If Cannes is the glamourous, sunkissed Superbowl of film festivals, and Sundance is the cult, auteur-endorsed Rose Bowl, then the Toronto International Film Festival is –
– I can’t think of a third American football reference. Anyway.
Toronto has, over the past couple of years, quickly become one of the world’s favourite festivals. A lively celebration of the art of filmmaking in all its forms, TIFF lacks the pomposity of Cannes and the Wonderwall-playing self-celebration of Sundance, and chooses instead to simply love movies. The festival embraces a vast ether of films from every genre and plays them to an impassioned audience of cinema-lovers, and this year’s line-up is no exception. From dry satire to romance-fantasy-sci-fi and everything in between, the TIFF standout list has never been more diverse.
On Chesil Beach
Two eagerly anticipated films from this year feature the unendingly talented Saoirse Ronan, who seems to have been born with the innate ability to mould herself into anyone. In On Chesil Beach, the adaptation of Ian McEwan’s quietly restless novella about a young couple in the 1960s attempting to consummate their marriage, Ronan is a new bride who slowly begins to learn what it is to be the woman in a relationship. As standard, she’s been deemed a ‘force of nature’ in the role, and alongside Billy Howle as her husband, a boy thrust into the world of adulthood with the door closed firmly behind him, they look set to give a pair of performances that, in true British form, simultaneously say nothing and everything.
Not content with just starring in the aforementioned, Saoirse Ronan has also gone in the opposite direction, playing the titular role in Greta Gerwig’s Sacramento-based coming-of-age dramatic comedy. As the self-tortured teenager of a put-upon nurse, she’s going to shine. Gerwig’s first solo venture as writer & director, Lady Bird is a semi-autobiographical narrative that follows a tried and tested genre with a new charm and wit which looks set to reclaim the label of ‘coming-of-age’ from the jaws of obsolescence.
Bridging the gap between black comedy and breathless drama is I, Tonya, Craig Gillespie’s latest outing. The unconventional biopic of figure skater Tonya Harding, the film follows Tonya from her childhood at the hands of an abusive mother, through her marriage to an abusive husband, all the way to the tabloid scandal which embroiled her in the attack upon a fellow competitor, Nancy Kerrigan. With an almost mockumentary-flashback style, and a tonal fusion of part Coen brothers-part-Scorcese-part-something-else, I, Tonya is already being hailed as one of the festival’s best films, with career-defining performances from its three leads, Margot Robbie, Sebastian Stan, and serial scene-stealer Alison Janney.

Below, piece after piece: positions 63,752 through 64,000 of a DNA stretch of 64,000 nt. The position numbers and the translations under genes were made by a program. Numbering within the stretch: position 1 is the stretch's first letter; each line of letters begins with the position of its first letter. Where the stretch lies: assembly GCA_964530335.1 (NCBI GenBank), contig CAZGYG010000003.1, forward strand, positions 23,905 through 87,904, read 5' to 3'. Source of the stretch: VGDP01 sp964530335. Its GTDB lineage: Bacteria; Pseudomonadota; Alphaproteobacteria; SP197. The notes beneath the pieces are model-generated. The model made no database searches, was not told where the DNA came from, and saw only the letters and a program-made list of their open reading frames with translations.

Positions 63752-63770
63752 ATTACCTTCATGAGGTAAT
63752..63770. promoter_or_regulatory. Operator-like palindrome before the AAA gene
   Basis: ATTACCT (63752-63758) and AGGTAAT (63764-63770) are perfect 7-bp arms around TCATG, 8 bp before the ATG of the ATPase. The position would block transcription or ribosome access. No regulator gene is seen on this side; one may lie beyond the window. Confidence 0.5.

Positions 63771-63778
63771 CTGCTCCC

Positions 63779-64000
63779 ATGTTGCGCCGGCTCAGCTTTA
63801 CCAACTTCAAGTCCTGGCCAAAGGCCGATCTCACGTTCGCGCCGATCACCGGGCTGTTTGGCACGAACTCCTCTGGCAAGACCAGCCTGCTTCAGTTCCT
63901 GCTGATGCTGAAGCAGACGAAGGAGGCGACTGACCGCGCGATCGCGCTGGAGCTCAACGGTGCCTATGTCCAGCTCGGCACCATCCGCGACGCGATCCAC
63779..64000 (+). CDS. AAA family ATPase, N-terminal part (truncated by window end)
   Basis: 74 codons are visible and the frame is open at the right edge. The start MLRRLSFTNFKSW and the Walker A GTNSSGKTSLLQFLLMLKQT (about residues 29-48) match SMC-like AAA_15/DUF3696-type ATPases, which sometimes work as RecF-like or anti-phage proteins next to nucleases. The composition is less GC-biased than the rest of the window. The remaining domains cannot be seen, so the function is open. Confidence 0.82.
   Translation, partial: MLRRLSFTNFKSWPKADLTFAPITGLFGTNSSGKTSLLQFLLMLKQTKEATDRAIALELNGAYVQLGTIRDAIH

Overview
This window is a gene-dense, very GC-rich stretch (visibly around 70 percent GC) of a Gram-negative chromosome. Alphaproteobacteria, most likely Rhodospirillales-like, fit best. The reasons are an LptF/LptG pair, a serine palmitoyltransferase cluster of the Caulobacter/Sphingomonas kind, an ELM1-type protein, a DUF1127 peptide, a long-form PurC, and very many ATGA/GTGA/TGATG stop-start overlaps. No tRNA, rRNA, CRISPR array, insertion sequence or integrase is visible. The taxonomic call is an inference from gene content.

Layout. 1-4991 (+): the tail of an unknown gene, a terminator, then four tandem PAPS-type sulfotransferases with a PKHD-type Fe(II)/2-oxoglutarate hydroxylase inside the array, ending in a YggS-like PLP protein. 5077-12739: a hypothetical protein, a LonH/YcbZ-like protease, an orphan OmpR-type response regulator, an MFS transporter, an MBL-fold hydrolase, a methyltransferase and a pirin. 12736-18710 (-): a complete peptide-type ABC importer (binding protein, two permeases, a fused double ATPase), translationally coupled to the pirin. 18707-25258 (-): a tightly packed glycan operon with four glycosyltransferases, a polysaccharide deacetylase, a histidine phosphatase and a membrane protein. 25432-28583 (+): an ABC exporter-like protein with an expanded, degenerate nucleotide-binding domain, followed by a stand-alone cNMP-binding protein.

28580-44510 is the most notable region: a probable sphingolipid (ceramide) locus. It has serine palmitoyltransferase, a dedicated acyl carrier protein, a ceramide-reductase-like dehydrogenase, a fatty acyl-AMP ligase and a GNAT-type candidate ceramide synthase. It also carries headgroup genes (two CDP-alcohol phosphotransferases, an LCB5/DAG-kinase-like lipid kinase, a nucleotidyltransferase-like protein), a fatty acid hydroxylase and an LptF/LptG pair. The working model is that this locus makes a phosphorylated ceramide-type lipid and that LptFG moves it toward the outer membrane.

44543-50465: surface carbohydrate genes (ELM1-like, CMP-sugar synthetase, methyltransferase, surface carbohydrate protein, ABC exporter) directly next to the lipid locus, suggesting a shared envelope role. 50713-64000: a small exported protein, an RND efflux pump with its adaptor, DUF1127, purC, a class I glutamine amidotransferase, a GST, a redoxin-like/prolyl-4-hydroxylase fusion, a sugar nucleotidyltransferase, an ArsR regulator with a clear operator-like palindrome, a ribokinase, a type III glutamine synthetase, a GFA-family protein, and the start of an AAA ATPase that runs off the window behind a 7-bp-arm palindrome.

The Death of Stalin
If comedy was on the menu, then there’s no one better to deliver than the master of satire, Armando Iannucci. No longer confining himself to the naturally-funny world of contemporary British and American politics, The Death of Stalin instead chooses to witticise the impossible. Featuring a transatlantic cast including Steve Buscemi, Jason Isaacs, Jeffrey Tambor, and Paddy Considine, Iannucci’s latest comedy-romp is zanier than ever, and follows the highest-up in Russian politics as they scramble to fill the power-laden hole that the death of Stalin leaves. If you’re a fan of Iannucci and his unendingly quotable dialogue, this should be on your radar.
Three Billboards Outside Ebbing, Missouri
But if you like your comedy offbeat and dark – and I mean truly, black hole-levels of dark – then Martin McDonagh is perhaps the writer/director who does this best. In his new film (which was just chosen for the TIFF Audience Award, with I, Tonya in second), McDonagh makes the best move possible – he puts Frances McDormand in the lead role. Already garnering more Oscar buzz than you can shake a stick at, McDormand plays a grieving mother who launches a public attack upon the town’s police chief (Woody Harrelson) after he fails to catch the man who raped and murdered her daughter. Grounded, bleak, and often funny, Three Billboards had been overlooked in favour of bigger launches such as mother! – until now.
The Shape of Water
Guillermo del Toro is no stranger to a genre-mashup. Between Pacific Rim, Crimson Peak, and Pan’s Labyrinth alone, he’s probably got two-thirds of the cinema industry’s biggest money-spinning genres covered, but he’s now decided that this isn’t enough – and so, he brings us The Shape of Water. A sci-fi fantasy film with a romance narrative at its heart, del Toro’s offering follows a mute laboratory worker (the effervescent Sally Hawkins), as she forges a bond with an aquatic genetic experiment. On paper, it’s wild – and knowing GDT, it’ll be just as briliantly barmy on screen.
Call My By Your Name
It seems this year, no TIFF Top 10 is complete without sun-drenched-splendor-specialist Luca Guadagnino’s Call Me By Your Name. With a penchant for making luxurious visual beauties, like a technicolor dream of a 1950s romance film, Guadagnino’s latest outing takes us to Northern Italy, 1983, where a handsome doctoral student (Armie Hammer) and a rich young boy (Timothée Chalamet) begin an affair at his father’s opulent villa. Deemed an ‘unfiltered evocation of the agony and ecstasy of first love’, Call Me By Your Name has captured the hearts of audiences and critics alike, and looks set to easily take pride of place as Guadagnino’s magnum opus thus far.
Words by Jess Ennis